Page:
“All You Need is Kill”: Let’s Read #3

“Let’s Read” is an attempt on my behalf to master Japanese language by reading Japanese texts found in books, magazines, newspapers, etc.

In this edition, the text is from “All You Need is Kill.” A military sci-fi written by Hiroshi Sakurazaka and has been adapted to what I think as one of the better sci-fi films with Tom Cruise in the lead, “Edge of Tomorrow.

See all previous posts on this series from its dedicated category.


  • 土埃. Noun. “Cloud of dust.” Kanjis for this compound are つち “soil” and ほこり “dust.” You could maybe use けむり “smoke” instead of 埃 as in 土煙 to deliver the same information of “cloud of dust.”
  • を. Particle. Marks 土埃 as a direct object.
  • 巻き上げる. Verb. “To roll up.” I found 巻 here is an interesting kanji because it invokes an image of rolling something flat with your hands into something that takes 己 shape. Just like a rice roll sushi which was colloquially called “maki sushi.”
  • 巻き上げる is a transitive verb so it requires a direct object. On the contrary, 巻き上がる is an intransitive verb with the same meaning. The rule of thumb is perhaps that if a verb ends with an える, it is most likely a transitive verb. The same could be said with intransitive verb and ある.
  • This sentence then becomes a simple “A を B” sentence that translates into, “cloud of dust rolled up.”


  • 埃. Noun. “Dust.”
  • の. Particle. Possessive.
  • カーテン. Noun. “Curtain.”
  • 埃のカーテン then translates into, “curtain of dust.”
  • に. Particle. Marks 埃のカーテン as a target for the next action.
  • 次. Noun. “Next; The following.”
  • の. Particle. Possessive.
  • 一弾. Noun. “One bullet.”
  • が. Particle. Marks 次の一弾 as a subject.
  • 孔. Noun. “Hole.” Probably an alternative kanji for あな.
  • を. Particle. Marks 孔 as a direct object.
  • 開ける. Verb. “To open.”
  • This sentence then translates into, “the next one bullet opens a hole in the curtain of dust.”


  • 空. Noun. “Sky.”
  • を. Particle. Marks 空 as a direct object.
  • 焦がす. Verb. “To burn; To scorch.”
  • 空を焦がす then translates into “burning the sky.”
  • 幾千. Noun. “Several thousands.”
  • 幾万. Noun. “Several ten thousands.” Combined with 幾千, this actually doesn’t add anything except to over exaggerate the “a lot” meaning.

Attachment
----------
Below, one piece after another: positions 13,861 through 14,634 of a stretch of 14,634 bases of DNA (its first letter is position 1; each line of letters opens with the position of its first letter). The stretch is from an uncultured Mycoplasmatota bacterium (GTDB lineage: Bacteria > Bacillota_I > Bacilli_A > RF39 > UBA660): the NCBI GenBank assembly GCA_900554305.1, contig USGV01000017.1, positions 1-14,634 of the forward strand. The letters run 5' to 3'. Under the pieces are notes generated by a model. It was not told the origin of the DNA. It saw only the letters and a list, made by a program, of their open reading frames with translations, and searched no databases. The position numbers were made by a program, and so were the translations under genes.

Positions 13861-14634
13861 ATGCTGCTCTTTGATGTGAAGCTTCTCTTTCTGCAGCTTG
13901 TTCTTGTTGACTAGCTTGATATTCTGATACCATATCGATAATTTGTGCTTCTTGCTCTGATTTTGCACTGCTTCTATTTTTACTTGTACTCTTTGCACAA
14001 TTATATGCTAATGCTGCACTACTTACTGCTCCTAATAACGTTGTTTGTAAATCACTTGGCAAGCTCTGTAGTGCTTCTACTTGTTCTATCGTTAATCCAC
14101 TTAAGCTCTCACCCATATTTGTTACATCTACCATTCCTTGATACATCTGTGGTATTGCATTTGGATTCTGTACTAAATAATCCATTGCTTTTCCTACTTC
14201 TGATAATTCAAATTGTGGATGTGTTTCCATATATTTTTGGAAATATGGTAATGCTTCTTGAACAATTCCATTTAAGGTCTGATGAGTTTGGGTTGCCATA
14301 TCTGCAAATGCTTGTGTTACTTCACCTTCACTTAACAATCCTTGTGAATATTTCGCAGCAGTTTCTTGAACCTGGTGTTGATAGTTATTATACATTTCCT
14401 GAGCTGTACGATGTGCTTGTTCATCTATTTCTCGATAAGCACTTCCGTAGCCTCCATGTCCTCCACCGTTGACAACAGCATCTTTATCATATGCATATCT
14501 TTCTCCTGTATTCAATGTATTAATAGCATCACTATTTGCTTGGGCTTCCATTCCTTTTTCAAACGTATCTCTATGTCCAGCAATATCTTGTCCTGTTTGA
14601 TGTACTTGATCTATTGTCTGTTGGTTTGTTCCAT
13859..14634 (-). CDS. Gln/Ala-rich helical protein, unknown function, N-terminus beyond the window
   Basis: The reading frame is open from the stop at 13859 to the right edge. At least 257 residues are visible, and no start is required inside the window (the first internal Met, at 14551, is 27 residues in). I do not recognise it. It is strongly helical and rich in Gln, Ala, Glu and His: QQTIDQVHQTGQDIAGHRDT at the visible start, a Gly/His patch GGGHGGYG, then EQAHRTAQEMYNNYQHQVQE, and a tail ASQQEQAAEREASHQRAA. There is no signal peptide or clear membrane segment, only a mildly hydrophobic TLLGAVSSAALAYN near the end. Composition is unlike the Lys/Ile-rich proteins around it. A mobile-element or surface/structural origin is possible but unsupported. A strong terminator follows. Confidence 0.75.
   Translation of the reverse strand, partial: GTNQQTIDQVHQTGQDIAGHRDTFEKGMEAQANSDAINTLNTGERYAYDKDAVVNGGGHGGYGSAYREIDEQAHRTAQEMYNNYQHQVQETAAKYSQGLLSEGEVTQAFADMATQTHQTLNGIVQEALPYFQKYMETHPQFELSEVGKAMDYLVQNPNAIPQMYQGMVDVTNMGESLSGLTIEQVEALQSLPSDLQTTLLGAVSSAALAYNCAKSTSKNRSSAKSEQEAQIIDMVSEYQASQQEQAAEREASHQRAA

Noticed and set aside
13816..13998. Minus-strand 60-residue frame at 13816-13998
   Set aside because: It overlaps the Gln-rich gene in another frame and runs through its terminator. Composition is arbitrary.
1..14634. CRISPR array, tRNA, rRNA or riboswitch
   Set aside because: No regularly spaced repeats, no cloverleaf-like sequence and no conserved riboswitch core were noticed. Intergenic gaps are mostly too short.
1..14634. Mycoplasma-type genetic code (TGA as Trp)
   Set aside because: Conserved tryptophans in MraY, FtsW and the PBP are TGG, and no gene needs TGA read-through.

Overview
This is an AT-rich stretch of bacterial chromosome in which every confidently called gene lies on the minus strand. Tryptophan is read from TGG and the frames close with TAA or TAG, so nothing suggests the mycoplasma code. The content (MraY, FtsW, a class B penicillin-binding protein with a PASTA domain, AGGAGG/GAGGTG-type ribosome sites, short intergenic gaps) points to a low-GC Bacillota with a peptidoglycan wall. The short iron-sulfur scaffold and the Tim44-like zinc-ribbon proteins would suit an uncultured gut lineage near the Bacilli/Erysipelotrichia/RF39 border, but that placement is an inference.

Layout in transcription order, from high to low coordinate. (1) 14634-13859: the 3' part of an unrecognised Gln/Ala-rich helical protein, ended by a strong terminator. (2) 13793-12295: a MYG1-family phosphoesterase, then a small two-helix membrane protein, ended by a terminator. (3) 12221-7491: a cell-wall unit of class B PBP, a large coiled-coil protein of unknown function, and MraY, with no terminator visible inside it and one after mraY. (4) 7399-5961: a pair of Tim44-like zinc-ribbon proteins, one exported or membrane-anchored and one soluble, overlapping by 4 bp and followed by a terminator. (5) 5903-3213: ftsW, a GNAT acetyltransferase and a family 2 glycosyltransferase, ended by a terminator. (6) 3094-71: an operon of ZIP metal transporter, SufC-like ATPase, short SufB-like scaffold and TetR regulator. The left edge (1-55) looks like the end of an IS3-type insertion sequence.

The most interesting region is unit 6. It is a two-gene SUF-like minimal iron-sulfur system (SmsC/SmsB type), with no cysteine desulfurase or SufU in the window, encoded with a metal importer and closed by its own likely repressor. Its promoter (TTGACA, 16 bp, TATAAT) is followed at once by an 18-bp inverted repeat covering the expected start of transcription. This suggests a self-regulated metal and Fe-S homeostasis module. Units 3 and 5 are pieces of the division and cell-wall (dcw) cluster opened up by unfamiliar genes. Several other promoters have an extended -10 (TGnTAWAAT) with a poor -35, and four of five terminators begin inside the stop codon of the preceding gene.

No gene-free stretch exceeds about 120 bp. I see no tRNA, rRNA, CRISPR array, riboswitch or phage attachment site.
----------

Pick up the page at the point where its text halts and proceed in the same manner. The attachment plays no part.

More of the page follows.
• の. Particle. “of.”
  • うち. Noun. “Within.”
  • 幾千幾万のうち then translates into “from a lot of.” Combined with 空をこがす, it then becomes verb-noun construct meaning “from a lot of (things) that burn the sky.”
  • たった. “Only.”
  • 一発. Noun. “One shot.”
  • This first phrase, 空を焦がす幾千幾万のうちたった一発 then could be translated into, “only one shot from a lot of (things) that burn the sky.”
  • 指. Noun. “Finger.”
  • ほど. Adverbial noun. “Degree; Extent; Bounds; Limit.”
  • Aほど is a fairly common occurrence in Japanese and could be taken to mean “as much as A.” In this case, 指ほど then translates into “as much as finger.”
  • の. Particle. Possessive.
  • 塊. Noun. “Mass; Lump.”
  • Together, 指ほどの塊 then translates into “lump as big as a finger.”
  • が. Particle. Marks 指ほどの塊 as a subject.
  • 体. Noun. “Body.”
  • を. Particle. Marks 体 as a direct object.
  • 通り抜ける. Verb. “To pass through.” A combination of とおり “road,” and ける “to come out.”
  • だけ. Particle. “Only; Merely”
  • で. Particle. Instrumentation particle often translates as “by.”
  • 体を通り抜けるだけで then could be translated into “by merely passing through the body.”
  • ヒト. Noun. “Person.” Written with katakana here perhaps to highlight its importance.
  • は. Particle. Marks ヒト as a topic.
  • 死ぬ. Verb. “To die.”
  • All these then, combined and came out as a relatively simple translation, “only one shot from these many that burns the sky, a lump no bigger than your finger, merely passing through your body, a man is dead.”

Leave a Reply

Your email address will not be published. Required fields are marked *